OUR CHRISTIAN APPAREL (3:5-11) continued
The third imperative: “do not lie.” (3:9-11).
The third imperative ends a section and begins one as well. It is transitional in nature. Do not lie is the clear command. Paul takes this third imperative to end on a positive note. The imperatives are incentives to lay aside the old, and to “put on the new self” (3:20). Both putting off and putting on are aorist participles, indicating completed actions in the past. Gromacki reminds us that we “did not put the new over the old. A believer has only one position before God, although he as two natures: the old sin nature and the new nature centered in the indwelling life of God. The new position guarantees heaven, and submission to the new nature brings spiritual victory (Gal. 5:16).” Paul uses the term new in three senses:
- Of being new creations in Christ (Gal. 6:15). Positionally the old man is crucified with Christ (Rom. 6:6). We have a new position in Christ.
- In reference to the church, the body of Christ as the new man or mankind (Ephesians 2:15-16). It speaks of the joint-body of Jew and Gentile as one in Christ. It is in contrast to the old where Israel had the priority.
- As a new nature in contrast with the old, as in this present passage. The believer has two natures, otherwise the injunction to take off the old would be irrelevant (Eph. 4:22; 25; Rom 13:12). Moo calls the old and new “competing schemes of the Christian life.” This last point speaks of our sanctification. Between the two (old and new) there is an already—not yet tension. The new man is not simply new in time (neon), but is to be new (kainon) in quality or character.
How do we put off the old and put on the new? It is by the renewal of the mind and having the mind of Christ (cf. Rom. 12:1-2; Phil 2:5). This is indicated by the phrase, “being renewed to a true knowledge according to the image of the One who created him” (3:10). The phrase modifies the new man. The Greek text could be translated “the one which is being renewed.” The structure can be diagramed as:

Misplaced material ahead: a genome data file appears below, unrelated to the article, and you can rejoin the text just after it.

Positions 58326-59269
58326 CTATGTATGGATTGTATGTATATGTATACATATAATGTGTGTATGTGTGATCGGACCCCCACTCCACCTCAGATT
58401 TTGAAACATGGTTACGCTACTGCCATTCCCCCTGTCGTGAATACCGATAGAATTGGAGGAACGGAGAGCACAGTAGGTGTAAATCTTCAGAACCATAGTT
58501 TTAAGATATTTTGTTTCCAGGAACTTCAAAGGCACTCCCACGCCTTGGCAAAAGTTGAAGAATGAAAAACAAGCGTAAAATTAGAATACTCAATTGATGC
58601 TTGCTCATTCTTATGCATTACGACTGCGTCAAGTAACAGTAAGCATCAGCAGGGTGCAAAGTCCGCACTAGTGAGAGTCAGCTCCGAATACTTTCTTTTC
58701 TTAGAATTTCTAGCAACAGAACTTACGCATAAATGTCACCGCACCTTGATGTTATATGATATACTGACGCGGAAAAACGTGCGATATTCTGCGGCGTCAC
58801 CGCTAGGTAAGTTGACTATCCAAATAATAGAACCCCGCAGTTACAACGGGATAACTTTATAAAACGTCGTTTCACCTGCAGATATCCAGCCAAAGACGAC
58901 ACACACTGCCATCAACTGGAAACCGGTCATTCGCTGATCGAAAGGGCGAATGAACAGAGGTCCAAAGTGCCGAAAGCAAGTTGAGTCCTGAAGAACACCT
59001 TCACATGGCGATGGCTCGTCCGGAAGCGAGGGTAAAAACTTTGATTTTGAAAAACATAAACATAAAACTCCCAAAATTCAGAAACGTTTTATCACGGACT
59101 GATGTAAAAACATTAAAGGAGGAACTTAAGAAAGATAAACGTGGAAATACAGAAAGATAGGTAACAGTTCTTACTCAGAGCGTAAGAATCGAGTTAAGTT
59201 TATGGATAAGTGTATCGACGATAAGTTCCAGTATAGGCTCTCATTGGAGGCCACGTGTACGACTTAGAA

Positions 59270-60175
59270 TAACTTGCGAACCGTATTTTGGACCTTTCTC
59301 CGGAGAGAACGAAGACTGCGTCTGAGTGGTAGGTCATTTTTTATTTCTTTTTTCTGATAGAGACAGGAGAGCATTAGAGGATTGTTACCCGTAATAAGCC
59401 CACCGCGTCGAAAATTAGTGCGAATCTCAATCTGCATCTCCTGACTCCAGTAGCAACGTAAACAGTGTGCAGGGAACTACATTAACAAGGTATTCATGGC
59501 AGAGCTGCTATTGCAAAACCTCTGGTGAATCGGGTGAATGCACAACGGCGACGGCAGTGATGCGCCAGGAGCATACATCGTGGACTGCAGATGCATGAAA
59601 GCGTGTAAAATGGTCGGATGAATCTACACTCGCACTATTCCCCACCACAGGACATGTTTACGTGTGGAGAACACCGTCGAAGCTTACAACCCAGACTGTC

Put on the new man
| which is being renewed
| to true knowledge
| according to the image of the One
It is clear that what is being renewed is the new man. The word renewed modifies the new which indicate continual by daily involvement of believers (cf. 2 Cor. 4:12). The new man is aorist indicating the past which is being renewed, a present tense. Dunn observes that the aorist speaks of “the conversion-initiation past is qualified by an ongoing present: the new self is in process of being renewed.” It denotes a tension between God’s work and man’s responsibility. It speaks of transformation through the work of Christ. The renewal is often spoken of the work of the Holy Spirit in our lives (Titus 3:5, cf. Eph. 3:16). This process of renewal speaks of the mind as indicated by the reference to knowledge (Rom 12;1-2). The Greek proposition is eis, denoting motion unto an object, to the extent of, or with respect to an object. Harris lists possible understandings here:
(1) Expressing direction toward
(2) Equivalent to a locative, in knowledge
(3) Telic, for full knowledge
(4) Consecutive, leading to
(5) Temporal, until it obtains or reaches it goal.
While I think #1 is the best, it matters little because all of these have in common the idea of motion toward a goal. The idea of motion is vital to the understanding of being renewed to knowledge. The word renewed has the force in this context is that of becoming (as in 2 Cor. 4:16). Our new position in Christ is to separate us from the practices of our old way of life. This is the heart of progressive sanctification. It is becoming more like the image that God created us to be (cf. Gen. 1:26-28). It speaks of the transforming power of God into Christ-likeness (Rom 12:2; 2 Cor 3:18; 4:16; Titus 3:5).
We are becoming more knowledgeable. The word knowledge indicates a personal and experiential knowledge. It is not to know about a person, but knowledge that come from a relationship. The knowledge also suggests the importance of the mind in the Christian life.